Combining parking and transportation management could diffuse a lot of the additional expenses. And a lot of cities are implementing parking pricing schemes, some integrated with technology. Priority parking spaces are on the street, and their management is key to structured city planning. “People double-park, creating congestion, which makes vehicles drive further to find spots, creating more greenhouse gas emissions,” says Alex Demish, senior partner at San Francisco MTA. “But if you can provide one or two available spots on every block, then there will be downstream economic benefits.” San Francisco’s ambition to free up street space would require about 25 meters of supply per block. In a two-year project, San Francisco will work to “define the lowest price possible, allowing rates to vary by block and time,” Demish says. “This is done through a handful of technology, including in-ground sensors in each space, that communicate when cars enter and exit. There will also be sets of the next generation of parking meters supporting Wi-Fi communications,” he continued. Hitherto such parking price controls were very hard to implement because the communications didn’t exist. A lot of third-party applications are already plugged into this government feed. Parking rates began changing in 2010 when the city saw that they needed to control areas in full. This was done by reducing rates of off-street parking by only 4 percent, and on-street by 12 percent. The results have been clear: city blocks are full 45 percent less of the time. “We are trying to move away from feeding money into the city by trying to give you something for your space,” Demish says. “If we achieve those services for pricing, then we can achieve the rate.”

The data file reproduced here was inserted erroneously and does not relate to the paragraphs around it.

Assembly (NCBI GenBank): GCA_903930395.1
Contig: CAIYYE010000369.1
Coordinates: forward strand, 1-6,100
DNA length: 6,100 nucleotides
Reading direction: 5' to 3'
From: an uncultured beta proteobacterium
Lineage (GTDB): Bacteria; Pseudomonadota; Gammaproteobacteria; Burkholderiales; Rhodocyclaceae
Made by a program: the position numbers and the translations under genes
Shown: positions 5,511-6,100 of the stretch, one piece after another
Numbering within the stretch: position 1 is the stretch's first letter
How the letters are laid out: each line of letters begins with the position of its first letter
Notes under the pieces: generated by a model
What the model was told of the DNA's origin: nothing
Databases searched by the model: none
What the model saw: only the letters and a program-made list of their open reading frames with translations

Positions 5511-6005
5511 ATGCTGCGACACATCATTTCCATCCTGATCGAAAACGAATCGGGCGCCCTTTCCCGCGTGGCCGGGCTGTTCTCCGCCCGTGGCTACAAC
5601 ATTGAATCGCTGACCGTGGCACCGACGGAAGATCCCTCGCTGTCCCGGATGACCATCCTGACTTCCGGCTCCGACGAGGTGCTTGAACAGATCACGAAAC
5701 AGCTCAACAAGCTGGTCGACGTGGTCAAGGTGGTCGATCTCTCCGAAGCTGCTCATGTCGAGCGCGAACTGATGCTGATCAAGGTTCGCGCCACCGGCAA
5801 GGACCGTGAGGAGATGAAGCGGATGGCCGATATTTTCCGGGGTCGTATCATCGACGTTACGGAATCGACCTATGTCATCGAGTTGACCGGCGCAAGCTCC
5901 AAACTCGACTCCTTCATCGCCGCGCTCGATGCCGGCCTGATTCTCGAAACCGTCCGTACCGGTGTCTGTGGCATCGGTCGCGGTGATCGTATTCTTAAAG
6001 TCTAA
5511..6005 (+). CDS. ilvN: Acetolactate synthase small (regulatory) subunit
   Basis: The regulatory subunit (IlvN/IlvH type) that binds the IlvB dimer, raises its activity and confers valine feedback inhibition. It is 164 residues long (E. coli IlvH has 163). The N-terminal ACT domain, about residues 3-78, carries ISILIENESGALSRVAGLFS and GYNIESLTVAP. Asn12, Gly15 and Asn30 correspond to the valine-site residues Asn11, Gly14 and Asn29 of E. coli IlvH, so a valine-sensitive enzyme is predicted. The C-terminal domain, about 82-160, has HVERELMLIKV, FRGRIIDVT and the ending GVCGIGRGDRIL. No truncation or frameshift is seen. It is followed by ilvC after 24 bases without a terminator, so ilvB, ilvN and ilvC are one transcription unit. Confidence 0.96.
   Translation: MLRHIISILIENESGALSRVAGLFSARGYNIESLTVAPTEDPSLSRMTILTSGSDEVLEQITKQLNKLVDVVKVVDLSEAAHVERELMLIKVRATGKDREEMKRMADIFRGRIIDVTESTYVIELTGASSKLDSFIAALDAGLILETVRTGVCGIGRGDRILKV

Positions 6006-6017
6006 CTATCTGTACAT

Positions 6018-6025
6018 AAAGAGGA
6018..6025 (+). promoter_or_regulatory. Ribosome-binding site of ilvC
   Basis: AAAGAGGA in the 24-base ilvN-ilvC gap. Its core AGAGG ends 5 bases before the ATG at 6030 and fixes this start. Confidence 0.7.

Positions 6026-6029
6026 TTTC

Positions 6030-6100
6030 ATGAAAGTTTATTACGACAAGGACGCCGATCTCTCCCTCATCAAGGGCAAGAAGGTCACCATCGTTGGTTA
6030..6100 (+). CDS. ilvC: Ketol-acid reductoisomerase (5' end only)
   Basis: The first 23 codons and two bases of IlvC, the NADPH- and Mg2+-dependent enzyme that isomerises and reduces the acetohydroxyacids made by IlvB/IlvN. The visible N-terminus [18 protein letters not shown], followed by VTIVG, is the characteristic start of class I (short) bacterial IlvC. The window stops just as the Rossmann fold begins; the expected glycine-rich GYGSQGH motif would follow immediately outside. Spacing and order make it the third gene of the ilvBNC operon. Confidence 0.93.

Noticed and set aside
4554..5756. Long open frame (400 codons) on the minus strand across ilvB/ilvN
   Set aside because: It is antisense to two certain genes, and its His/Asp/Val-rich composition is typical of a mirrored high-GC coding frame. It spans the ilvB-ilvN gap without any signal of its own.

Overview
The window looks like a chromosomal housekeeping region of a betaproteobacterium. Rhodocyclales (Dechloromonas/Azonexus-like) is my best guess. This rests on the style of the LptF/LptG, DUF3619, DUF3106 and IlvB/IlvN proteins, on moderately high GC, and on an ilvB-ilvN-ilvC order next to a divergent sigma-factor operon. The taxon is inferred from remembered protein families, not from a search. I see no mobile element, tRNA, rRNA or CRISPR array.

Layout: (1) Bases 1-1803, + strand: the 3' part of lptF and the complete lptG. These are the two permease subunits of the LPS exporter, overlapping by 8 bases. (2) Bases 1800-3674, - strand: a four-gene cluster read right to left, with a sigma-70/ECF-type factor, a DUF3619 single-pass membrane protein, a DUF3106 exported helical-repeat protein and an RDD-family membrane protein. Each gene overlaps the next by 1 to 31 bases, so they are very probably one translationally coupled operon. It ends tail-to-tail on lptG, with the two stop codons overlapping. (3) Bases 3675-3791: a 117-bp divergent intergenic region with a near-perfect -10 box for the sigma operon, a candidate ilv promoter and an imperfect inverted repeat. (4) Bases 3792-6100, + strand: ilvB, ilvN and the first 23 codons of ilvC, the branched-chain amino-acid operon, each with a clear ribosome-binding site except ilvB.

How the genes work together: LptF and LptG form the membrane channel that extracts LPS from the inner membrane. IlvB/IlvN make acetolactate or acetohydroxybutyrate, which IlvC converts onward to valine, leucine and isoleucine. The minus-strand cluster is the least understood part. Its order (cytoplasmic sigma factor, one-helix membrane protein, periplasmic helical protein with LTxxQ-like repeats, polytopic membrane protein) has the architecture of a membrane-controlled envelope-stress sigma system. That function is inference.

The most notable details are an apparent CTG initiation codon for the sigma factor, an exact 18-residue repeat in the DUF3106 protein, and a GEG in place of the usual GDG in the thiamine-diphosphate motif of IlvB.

Ideally, we should be moving toward an era when cities work to decrease parking spaces in exchange for parks. But, for now, there is a “free for all” in terms of parking management. To allow better travel time and better prices is difficult. Parking has, thus, become a “third-rail” topic, the thought leaders contest. The answer could be “primarily on incentives,” namely carbon and gas taxes, but technology can help, too. “We consider Waze to be a part of this initiative,” says Nichols, sharing his vision. “We want to have a multi-modal transport platform where we can share data with each other. We are really working to standardize and aggregate data to be accessible by the private and public sector.”
In this form, then, the electric vehicle (EV) is far from a panacea; it’s merely just another form of transport that can be added to a multi-modal mix. EV drivers can expect their vehicles to be counted along with the rest. “Road infrastructure is going to bear the use of these vehicles too,” says Chang. “We want to adopt the vehicles, but not give you free pass on the carpool lane.” Through this lens, a car is a car, and still needs to be taxed for its impact on infrastructure. “We should be charging a road usage fee,” Nichols suggests, as an alternative solution. “This will make up for a loss in gas tax. All vehicles need to pay fairly for what that vehicle needs.” Indeed, Chang concurs: “We are not paying our fair share and are not responsible for investing in our infrastructure. This is why we have such a large backlog of maintenance.”
She cites an example in Norway, which has the highest penetration of Tesla EVs per capita. “They have a 100 percent import duty,” she says, “so they can afford to give exemptions for EVs. The fact remains here that none of us are paying for our impact on the road. We need to have better transit policies in San Francisco.”
Across the Bay in Oakland, Nichols foresees that municipal bonds should work harder to deliver the city’s vision, which is establishing more accessible and diverse transit. “I think the critical issue is that we need to face equity issues,” he says, “even for underfunded infrastructure investment, we need to change who we are delivering it to.”
Still, the policy side needs to greatly focus on how it communicates with the public if it is to understand equity issues. How a customer gets information about parking, its benefits and the rationale to pricing programs should be top priority for municipalities.